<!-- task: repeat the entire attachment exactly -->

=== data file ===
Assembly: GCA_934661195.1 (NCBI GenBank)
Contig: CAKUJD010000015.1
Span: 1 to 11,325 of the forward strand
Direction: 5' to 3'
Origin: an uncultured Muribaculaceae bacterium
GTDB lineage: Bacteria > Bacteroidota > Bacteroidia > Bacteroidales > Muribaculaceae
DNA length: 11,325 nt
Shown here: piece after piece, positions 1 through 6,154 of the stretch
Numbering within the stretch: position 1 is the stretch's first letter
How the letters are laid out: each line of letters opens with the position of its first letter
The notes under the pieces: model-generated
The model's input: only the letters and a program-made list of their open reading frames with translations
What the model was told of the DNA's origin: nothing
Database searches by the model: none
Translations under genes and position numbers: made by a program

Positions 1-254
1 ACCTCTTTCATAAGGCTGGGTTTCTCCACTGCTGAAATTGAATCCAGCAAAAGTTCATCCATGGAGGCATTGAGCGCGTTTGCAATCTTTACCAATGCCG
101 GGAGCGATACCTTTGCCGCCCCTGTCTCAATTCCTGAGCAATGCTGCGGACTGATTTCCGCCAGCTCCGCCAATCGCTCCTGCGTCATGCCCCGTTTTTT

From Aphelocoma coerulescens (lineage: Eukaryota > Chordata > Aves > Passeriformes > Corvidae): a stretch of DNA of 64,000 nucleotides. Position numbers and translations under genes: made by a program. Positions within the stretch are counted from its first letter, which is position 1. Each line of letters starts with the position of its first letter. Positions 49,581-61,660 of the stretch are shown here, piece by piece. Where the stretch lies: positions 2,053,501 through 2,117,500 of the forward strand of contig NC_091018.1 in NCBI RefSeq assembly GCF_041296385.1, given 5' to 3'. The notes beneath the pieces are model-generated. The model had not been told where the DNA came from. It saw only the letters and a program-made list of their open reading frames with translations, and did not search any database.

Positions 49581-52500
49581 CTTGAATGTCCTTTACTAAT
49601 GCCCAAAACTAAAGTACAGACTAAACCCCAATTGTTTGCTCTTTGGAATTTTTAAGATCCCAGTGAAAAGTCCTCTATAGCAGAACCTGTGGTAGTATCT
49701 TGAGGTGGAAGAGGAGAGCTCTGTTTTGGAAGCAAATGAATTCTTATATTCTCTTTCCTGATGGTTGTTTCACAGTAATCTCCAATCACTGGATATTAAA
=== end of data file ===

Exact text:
Assembly: GCA_934661195.1 (NCBI GenBank)
Contig: CAKUJD010000015.1
Span: 1 to 11,325 of the forward strand
Direction: 5' to 3'
Origin: an uncultured Muribaculaceae bacterium
GTDB lineage: Bacteria > Bacteroidota > Bacteroidia > Bacteroidales > Muribaculaceae
DNA length: 11,325 nt
Shown here: piece after piece, positions 1 through 6,154 of the stretch
Numbering within the stretch: position 1 is the stretch's first letter
How the letters are laid out: each line of letters opens with the position of its first letter
The notes under the pieces: model-generated
The model's input: only the letters and a program-made list of their open reading frames with translations
What the model was told of the DNA's origin: nothing
Database searches by the model: none
Translations under genes and position numbers: made by a program

Positions 1-254
1 ACCTCTTTCATAAGGCTGGGTTTCTCCACTGCTGAAATTGAATCCAGCAAAAGTTCATCCATGGAGGCATTGAGCGCGTTTGCAATCTTTACCAATGCCG
101 GGAGCGATACCTTTGCCGCCCCTGTCTCAATTCCTGAGCAATGCTGCGGACTGATTTCCGCCAGCTCCGCCAATCGCTCCTGCGTCATGCCCCGTTTTTT

From Aphelocoma coerulescens (lineage: Eukaryota > Chordata > Aves > Passeriformes > Corvidae): a stretch of DNA of 64,000 nucleotides. Position numbers and translations under genes: made by a program. Positions within the stretch are counted from its first letter, which is position 1. Each line of letters starts with the position of its first letter. Positions 49,581-61,660 of the stretch are shown here, piece by piece. Where the stretch lies: positions 2,053,501 through 2,117,500 of the forward strand of contig NC_091018.1 in NCBI RefSeq assembly GCF_041296385.1, given 5' to 3'. The notes beneath the pieces are model-generated. The model had not been told where the DNA came from. It saw only the letters and a program-made list of their open reading frames with translations, and did not search any database.

Positions 49581-52500
49581 CTTGAATGTCCTTTACTAAT
49601 GCCCAAAACTAAAGTACAGACTAAACCCCAATTGTTTGCTCTTTGGAATTTTTAAGATCCCAGTGAAAAGTCCTCTATAGCAGAACCTGTGGTAGTATCT
49701 TGAGGTGGAAGAGGAGAGCTCTGTTTTGGAAGCAAATGAATTCTTATATTCTCTTTCCTGATGGTTGTTTCACAGTAATCTCCAATCACTGGATATTAAA